Tag: Brexit

How is sports industry in the UK after Brexit? (Part 2)

The sport is very entertaining and quite attractive, currently lacking about 1,000 workers to participate in the service of the racetrack, the horseshoe area, while up to 10% of the labor in this sport comes from the EU.

F1 is another example due to its cross-border supply chain-dependent characteristics. 7/11 F1 racing team is located in England, headquarters of the F1 organizers are also in London.

The disadvantages

Cricket and rugby executives expressed concern about the ability to attract and retain top talent around the so-called “Kolpak Rules,” named after Maros Kolpak – a soccer player. throw Slovaks.

As a result, citizens of nations that are part of the European Union Association Agreement (free trade agreements between the EU and 78 African, Caribbean and Pacific countries), enjoy the same rights similar to EU citizens.

Many countries have taken advantage of this to get the service of South African athletes, who thrive on both cricket and rugby. These are also two sports that the British desire to create the influence of the Premier League in football, but the talent supply is not as rich as the athletes’ barrier of visa.

Another difficulty for British sports is the opportunity to organize big events which are their strengths. Thanks to its position as well as the level of organization, the UK is always a prime place to host the largest events of the sports world.

In 2020 alone, England will have semifinals, EURO 2020 finals, Netball World Cups, Snooker, London Grand Prix, Wimbledon and Golf Open Championship.

According to Professor Simon Chadwick, when leaving the EU, many of the UK’s advantages will no longer exist for such exchanges, forcing the government to have preferential policies if it does not want to lose the right to host. Of course, the UK has approved a potential trade agreement with the United States to divert money from the Atlantic across the country to replace the previous EU market.

Reverse training

According to the lawyers, in the post-Brexit time of clubs in the English Premier League, it is difficult to buy players under the age of 18 like other EU football platforms. Previously, English clubs still avoided Article 19 of FIFA’s regulations on the protection of minors, prohibiting the international transfer of players aged 16-18, except for EU countries.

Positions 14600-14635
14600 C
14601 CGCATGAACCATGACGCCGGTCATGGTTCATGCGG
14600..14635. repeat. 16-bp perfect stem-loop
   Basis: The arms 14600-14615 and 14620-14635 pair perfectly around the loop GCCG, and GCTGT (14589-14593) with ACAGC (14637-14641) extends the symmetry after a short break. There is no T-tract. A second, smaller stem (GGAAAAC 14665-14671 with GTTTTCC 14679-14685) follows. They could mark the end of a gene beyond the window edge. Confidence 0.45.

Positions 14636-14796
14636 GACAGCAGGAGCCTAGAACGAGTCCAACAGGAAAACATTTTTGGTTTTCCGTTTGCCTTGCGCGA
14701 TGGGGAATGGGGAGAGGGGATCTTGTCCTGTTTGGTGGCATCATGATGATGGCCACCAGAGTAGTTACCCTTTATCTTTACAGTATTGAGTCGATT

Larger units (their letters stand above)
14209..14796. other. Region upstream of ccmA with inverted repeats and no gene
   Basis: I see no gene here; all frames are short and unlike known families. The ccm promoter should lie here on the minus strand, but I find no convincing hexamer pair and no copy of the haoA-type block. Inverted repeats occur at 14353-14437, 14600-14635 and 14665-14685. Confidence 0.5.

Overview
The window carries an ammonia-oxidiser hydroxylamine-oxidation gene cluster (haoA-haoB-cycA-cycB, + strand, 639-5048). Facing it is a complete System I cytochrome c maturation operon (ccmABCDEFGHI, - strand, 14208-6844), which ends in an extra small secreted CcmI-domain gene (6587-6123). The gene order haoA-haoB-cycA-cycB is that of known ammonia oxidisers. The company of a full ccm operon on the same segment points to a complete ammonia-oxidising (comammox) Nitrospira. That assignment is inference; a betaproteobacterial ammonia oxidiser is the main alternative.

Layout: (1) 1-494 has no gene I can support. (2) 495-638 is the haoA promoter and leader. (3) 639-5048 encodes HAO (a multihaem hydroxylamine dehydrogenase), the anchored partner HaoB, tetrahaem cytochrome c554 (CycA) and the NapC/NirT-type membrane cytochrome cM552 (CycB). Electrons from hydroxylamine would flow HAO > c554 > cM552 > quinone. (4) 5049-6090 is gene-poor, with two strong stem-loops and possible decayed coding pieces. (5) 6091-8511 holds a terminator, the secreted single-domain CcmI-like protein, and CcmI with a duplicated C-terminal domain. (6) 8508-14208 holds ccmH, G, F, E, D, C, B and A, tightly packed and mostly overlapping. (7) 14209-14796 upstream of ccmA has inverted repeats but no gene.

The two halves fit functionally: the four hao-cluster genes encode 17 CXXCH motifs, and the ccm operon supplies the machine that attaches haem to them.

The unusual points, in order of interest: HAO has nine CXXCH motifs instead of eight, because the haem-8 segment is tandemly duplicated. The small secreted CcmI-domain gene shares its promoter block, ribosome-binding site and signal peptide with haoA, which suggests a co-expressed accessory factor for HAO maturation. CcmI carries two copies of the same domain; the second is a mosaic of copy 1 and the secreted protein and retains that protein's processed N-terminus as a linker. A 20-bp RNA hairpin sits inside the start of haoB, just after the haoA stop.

How is sports industry in the UK after Brexit? (Part 1)

January 31, 2020 is the time to close the winter transfer market of UK football, coinciding with the official time of leaving the European Union of England (Brexit).

How Brexit affects British sports development is unknown, but the last winter transfer was the second highest in history. We will help readers better visualize the current state of sports in this country at the present time.

No serious impacts

The Brexit process takes a relatively long time and has a rapid impact on the socio-economic fields. The solutions to the Brexit problem for British sports in general are not much. Professor Simon Chadwick of the Department of Sports Business at the University of Salford, Manchester said “As far as I know, no specific guidelines have been issued for sports.”

The last time a sports guide was posted on the Ministry of Digital, Culture, Media and Sports website (DCMS) was in early October 2019. Sport England, which decided to allocate government money to sports associations and projects, declined to comment.

The Sports and Entertainment Alliance estimates that the sport industry contributes about £ 37 billion a year to the economy. Government information is lower. A 2018 document shows that 581,000 people are employed in this sector, of which 21,000 (3.6%) are EU citizens.

There is a peculiarity in British sports, that the state is still partially subsidizing many sports. This is part of the “soft power” strategy and investment in grassroots life. As such, Brexit has caused the government to continue to spend money on the top playing system to increase the image of an England described as a “superpower”.

Of course, money flowing into the top will reduce investment at the amateur and school sports level. The British Government has a policy of socializing sports in schools and communities.

The most influence is not in football but belong to professional subjects that have a lower popularity than football. Horse racing is a prime example of post-Brexit vulnerability.